Aloe is yet another succulent plant that is adapted to semi-arid and arid conditions.

It is arguably the most well-known succulent plant, having fleshy and thick leaves for water storage, which enable it survive periods and environments of water resource-depletion and drought.

Other physiological features of this plant include spikes and flowers for pollination and self defense against herbivorous predators. Aloes are economically important for both ornamental and pharmaceutical purposes.

Euphorbia includes multiple plant species, some of which are succulent.

This plant is adapted to arid conditions, and characterized by small leaves as well as thick stems for minimizing water loss (by evapotranspiration) and storing water, respectively.

The euphorbia plant produces a milky sap that is irritating and potentially toxic; serving as a self-defensive feature for the plant.

Like euphorbia, adenia is a group of plants, many of which are succulents and can be categorized as shrubs, vines or tuber plants in other schemes of evaluation.

These plants store water by means their tubers or expandable stems, and produce flowers for pollination, as well as seed-bearing fruits that facilitate areal dispersal.






5). Forbs in the Savanna (as a major group of Plants in the Savanna Biome)

Alternatively called wildflowers or herbaceous plants in some studies; forbs represent an important group of plants in the savanna.

Although they are not the most dominant group, multiple roles are played by forbs in providing micro-habitat and food for animals, as well as contributing to overall organic diversity.

The tissue composition of forbs is non-woody. Their lifecycle duration ranges from one to two years, and they are highly adaptive.

Forbs in the savanna often produce flowers that are brightly-colored, often fragrant, and may contain nectar which attracts pollinators.

In order to survive dry conditions, many forbs have extensive taproots that can reach significant depth in search of soil water. Their metabolic rates may also reduce in dry season to minimize water loss.

Forbs are also adapted to resist extermination by hazardous events like wildfire.

They produce tough seeds that can be dispersed for their regeneration, and some species are equipped with rhizomes and bulbs that produce new shoots after the death or consumption of the plant.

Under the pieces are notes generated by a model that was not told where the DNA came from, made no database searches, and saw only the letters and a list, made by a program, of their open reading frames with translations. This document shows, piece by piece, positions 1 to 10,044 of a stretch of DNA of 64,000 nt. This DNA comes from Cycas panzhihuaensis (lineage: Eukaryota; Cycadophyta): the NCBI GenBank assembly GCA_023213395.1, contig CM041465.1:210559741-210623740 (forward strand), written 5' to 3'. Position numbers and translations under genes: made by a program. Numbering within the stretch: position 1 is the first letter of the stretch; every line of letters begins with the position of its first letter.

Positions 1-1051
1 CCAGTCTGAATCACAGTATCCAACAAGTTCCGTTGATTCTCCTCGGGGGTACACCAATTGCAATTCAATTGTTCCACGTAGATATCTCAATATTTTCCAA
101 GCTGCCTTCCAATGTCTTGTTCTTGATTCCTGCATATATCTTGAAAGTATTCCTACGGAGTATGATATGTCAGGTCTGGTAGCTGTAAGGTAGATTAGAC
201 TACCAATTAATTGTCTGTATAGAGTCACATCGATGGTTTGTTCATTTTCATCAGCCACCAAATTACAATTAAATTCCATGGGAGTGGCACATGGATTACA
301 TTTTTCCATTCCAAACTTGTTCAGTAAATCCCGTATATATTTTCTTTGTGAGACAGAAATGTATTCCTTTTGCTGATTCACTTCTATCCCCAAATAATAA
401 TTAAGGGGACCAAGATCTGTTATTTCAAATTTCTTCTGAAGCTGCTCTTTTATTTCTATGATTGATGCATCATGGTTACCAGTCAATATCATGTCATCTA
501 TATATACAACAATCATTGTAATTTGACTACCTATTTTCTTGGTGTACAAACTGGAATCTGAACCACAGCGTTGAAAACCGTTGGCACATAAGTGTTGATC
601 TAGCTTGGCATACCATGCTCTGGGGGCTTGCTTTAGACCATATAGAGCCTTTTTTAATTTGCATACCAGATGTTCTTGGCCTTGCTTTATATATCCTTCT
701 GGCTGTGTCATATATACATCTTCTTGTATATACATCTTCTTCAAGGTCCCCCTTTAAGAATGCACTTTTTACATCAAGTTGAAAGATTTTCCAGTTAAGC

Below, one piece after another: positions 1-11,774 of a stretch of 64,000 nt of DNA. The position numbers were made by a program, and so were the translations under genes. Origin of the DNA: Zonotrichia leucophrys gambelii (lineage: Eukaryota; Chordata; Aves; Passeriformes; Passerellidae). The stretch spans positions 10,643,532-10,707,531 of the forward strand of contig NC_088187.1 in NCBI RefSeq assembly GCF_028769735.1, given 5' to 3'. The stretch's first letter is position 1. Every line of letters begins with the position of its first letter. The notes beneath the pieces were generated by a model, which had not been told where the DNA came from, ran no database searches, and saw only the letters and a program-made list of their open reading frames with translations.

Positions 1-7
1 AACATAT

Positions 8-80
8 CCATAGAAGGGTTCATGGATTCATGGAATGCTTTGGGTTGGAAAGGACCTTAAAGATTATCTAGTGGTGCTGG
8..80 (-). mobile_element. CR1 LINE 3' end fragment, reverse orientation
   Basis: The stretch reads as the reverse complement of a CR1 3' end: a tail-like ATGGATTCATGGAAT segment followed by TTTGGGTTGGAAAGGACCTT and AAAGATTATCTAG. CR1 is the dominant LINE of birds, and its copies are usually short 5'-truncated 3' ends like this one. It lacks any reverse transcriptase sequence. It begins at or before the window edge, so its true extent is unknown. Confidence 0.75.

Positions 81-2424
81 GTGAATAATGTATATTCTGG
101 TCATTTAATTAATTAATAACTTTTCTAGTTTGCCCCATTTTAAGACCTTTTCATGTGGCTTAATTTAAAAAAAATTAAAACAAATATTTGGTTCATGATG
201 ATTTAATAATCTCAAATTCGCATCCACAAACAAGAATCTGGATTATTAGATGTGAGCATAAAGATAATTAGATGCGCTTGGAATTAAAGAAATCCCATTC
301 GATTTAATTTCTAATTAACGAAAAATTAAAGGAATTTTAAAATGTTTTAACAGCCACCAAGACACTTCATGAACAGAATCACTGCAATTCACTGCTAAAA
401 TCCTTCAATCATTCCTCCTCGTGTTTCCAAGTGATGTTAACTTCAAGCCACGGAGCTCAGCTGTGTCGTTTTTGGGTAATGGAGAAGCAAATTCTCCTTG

Some examples of forbs in the savanna are; tussock (Hyparrhenia spp.), everlasting (Helichrysum spp.), and ironweed (Vernonia spp.).

Everlasting and ironweed are both perennial forbs, which produce flowers and are drought-tolerant. The everlasting forb is useful for medicinal purposes.

Tussock is often classified as a grass, and has an elongate profile. It is useful as forage for herbivorous grazers.







Plants in the savanna include;

1. Grasses

2. Shrubs

3. Trees

4. Succulents

5. Forbs


Generally, the adaptive features of plants in the savanna are designed for tolerance of seasonal weather changes, wildfires and semiarid conditions.


Most common savanna plants include red grass (Themeda triandra) and guinea grass (Panicum maximum).






1). Falkenmark, M.; Rockström, J. (2008). "Building resilience to drought in desertification-prone savannas in Sub-Saharan Africa: The water perspective." Natural Resources Forum 32(2):93 - 102. Available at: (Accessed 9 June 2023).

2). Hossain, M. A. (2018). "Biological and phytochemicals review of Omani medicinal plant Dodonaea viscosa." Journal of King Saud University - Science 31(4). Available at: (Accessed 9 June 2023).

3). Wilcox, K. R.; Koerner, S. E.; Hoover, D. L.; Borkenhagen, A. K.; Burkepile, D. E.; Collins, S. L.; Hoffman, A. M.; Kirkman, K. P.; Knapp, A. K.; Strydom, T.; Thompson, D. I.; Smith, M. D. (2020). "Rapid recovery of ecosystem function following extreme drought in a South African savanna grassland." Ecology. 2020 Apr;101(4):e02983. Available at: (Accessed 9 June 2023).

4). Young, T. P. (1987). "Increased thorn length in Acacia depranolobium -an induced response to browsing." Oecologia. 1987 Feb;71(3):436-438. Available at: (Accessed 9 June 2023).

5). Yumna, M.; Angelina; Abdullah; Arbianti, R.; Utami, T. S.; Hermansyah, H. (2018). "Effect of mother-in-law’s tongue leaves ( Sansevieria trifasciata ) extract’s solvent polarity on anti-diabetic activity through in vitro α-glucosidase enzyme inhibition test." E3S Web of Conferences 67(3):03003. Available at: (Accessed 9 June 2023).